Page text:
"Change!change ! Change ! Change ! Change ! Change ! "--- this one call is enough to tell you that a match is about to begin at the Eden Gardens. hordes of fans throng the lanes leading to the Stadium , shouting at the top of their voices , calling out to potential exchangeable ticket holders , so that friends can sit together ! The enthusiasm of getting similar tickets and the satisfaction on procuring the required ones portray the Joy of Cricket in my Kolkata .
Growing up at a time the '96 world cup fever had gripped the nation , it wasn't a surprise that Cricket became my passion. My dad can also take the cake for igniting the flames of irrepressible penchant for Cricket , which my mom failed to douse !
i was lucky to be among those kids who could have the good fortune of staying in a complex , so i always had the blissful presence of a green playground . Every evening , friends would call each other to come down. The excitement of going to wield the willow was the only stimulus that could make me sit for studying , otherwise i wouldn't be allowed to go out to play cricket! we enjoyed the 'gully cricket' to the fullest , complete with all our extravagant rules ! initially, 4 intact bricks, one above the other made our wickets. ICC might have never heard of Boundary 2 runs or a Boundary 1 run, but these were our versions of the MCC Rulebook of cricket--- else, how would one award a run to a batsman if a ball has been hit into a drain or has got temporarily lost in a particularly dense grass cover of the field ??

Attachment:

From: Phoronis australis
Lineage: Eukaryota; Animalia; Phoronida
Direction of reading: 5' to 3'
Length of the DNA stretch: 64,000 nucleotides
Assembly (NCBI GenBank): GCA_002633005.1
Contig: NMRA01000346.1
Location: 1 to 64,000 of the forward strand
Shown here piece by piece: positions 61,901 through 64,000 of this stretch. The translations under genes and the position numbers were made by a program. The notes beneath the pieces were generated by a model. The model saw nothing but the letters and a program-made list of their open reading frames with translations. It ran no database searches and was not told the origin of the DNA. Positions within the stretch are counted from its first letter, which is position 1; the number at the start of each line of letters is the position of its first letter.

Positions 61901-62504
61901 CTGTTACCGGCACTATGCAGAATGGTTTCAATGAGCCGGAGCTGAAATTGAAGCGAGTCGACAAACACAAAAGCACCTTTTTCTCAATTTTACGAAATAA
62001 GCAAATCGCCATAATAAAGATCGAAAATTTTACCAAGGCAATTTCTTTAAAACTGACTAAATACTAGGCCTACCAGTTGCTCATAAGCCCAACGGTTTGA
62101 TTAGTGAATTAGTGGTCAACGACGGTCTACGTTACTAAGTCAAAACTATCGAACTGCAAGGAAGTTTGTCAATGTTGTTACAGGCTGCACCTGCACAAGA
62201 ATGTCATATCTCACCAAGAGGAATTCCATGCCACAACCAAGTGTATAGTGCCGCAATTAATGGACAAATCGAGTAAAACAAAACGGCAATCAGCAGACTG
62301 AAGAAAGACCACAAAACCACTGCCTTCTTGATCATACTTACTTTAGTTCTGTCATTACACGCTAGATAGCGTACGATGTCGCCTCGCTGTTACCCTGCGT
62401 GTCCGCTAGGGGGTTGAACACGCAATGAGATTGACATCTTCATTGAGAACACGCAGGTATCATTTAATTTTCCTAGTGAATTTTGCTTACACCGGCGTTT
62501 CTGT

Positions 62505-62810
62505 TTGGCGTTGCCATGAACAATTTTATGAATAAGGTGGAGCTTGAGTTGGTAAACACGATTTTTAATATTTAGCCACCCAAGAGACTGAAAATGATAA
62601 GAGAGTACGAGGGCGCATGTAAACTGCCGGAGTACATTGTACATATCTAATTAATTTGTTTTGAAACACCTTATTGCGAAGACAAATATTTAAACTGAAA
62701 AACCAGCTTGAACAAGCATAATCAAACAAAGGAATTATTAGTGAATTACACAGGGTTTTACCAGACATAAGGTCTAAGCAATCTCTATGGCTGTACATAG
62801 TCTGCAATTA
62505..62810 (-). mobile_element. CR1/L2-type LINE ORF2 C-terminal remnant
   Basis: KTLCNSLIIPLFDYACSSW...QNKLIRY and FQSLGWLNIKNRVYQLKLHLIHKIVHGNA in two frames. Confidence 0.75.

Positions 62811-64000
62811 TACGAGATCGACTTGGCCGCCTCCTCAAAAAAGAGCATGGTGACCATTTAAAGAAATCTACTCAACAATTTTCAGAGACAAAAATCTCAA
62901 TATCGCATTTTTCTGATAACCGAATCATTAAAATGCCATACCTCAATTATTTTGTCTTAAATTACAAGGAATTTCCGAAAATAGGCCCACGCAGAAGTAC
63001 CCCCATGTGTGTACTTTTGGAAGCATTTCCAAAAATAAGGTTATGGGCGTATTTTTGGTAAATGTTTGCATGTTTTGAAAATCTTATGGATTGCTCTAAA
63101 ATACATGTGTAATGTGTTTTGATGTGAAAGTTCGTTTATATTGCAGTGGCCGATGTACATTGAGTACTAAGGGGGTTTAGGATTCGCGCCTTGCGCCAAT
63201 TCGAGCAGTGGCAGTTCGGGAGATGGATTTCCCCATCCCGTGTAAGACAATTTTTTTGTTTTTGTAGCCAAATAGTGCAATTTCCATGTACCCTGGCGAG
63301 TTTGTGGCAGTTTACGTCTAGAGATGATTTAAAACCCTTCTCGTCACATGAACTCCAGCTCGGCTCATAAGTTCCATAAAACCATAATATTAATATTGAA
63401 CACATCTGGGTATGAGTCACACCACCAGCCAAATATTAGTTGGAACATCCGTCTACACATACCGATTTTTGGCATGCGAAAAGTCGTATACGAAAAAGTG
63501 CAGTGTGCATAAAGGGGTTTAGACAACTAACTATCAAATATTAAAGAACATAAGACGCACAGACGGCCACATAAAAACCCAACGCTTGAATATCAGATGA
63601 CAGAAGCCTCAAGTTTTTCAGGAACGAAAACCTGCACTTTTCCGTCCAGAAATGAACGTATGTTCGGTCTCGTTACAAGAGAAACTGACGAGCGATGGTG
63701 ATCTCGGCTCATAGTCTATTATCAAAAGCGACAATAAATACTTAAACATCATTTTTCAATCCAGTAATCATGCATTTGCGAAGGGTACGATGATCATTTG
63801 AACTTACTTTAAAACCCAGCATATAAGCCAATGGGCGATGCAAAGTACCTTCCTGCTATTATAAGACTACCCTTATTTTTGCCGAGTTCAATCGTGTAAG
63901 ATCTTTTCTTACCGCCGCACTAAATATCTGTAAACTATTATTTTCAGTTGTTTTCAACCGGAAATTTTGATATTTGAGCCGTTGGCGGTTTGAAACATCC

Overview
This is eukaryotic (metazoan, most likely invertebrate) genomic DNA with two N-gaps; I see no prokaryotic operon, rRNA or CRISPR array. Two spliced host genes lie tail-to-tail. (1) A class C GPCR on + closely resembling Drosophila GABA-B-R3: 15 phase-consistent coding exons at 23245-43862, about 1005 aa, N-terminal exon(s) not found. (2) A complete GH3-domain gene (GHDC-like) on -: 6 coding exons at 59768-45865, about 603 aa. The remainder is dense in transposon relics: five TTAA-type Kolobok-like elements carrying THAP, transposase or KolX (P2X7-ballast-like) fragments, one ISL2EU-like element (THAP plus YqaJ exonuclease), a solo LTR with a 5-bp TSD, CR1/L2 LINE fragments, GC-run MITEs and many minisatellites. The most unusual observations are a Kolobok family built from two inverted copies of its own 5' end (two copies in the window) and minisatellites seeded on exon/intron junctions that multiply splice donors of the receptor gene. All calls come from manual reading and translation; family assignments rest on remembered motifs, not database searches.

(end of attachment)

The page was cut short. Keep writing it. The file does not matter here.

Our matches were complete with all the formalities like 'pitch report ', where one of us would get down on our pintsized grass covered undulating playing pitch , and imitate the Commentators who did pitch reporting ! Fielding was easily the most hated part, while everyone was reluctant to let go of the bat. Windows all around were smashed , and the culprit batsman was summoned by the aggrieved neighbour , where he meekly promised to the angry person that he would not hit a ball that way again . then, returning proudly to his friends he would declare that it was the 5th window that he had broken and that he had also managed to retrieve the ball which had gone in and been confiscated. It was as if there was an unwritten declaration, that the player with the most number of broken window panes to his credit, was the most accomplished batsman !
Everyday, after returning, I jotted down the number of runs scored and wickets taken that day, in my career book, which I meticulously maintained , side by side with my Cricket Scrap Book. It was still early days to understand batting or bowling averages, so in the Average Column in my book , i copied the averages of players which were shown on TV.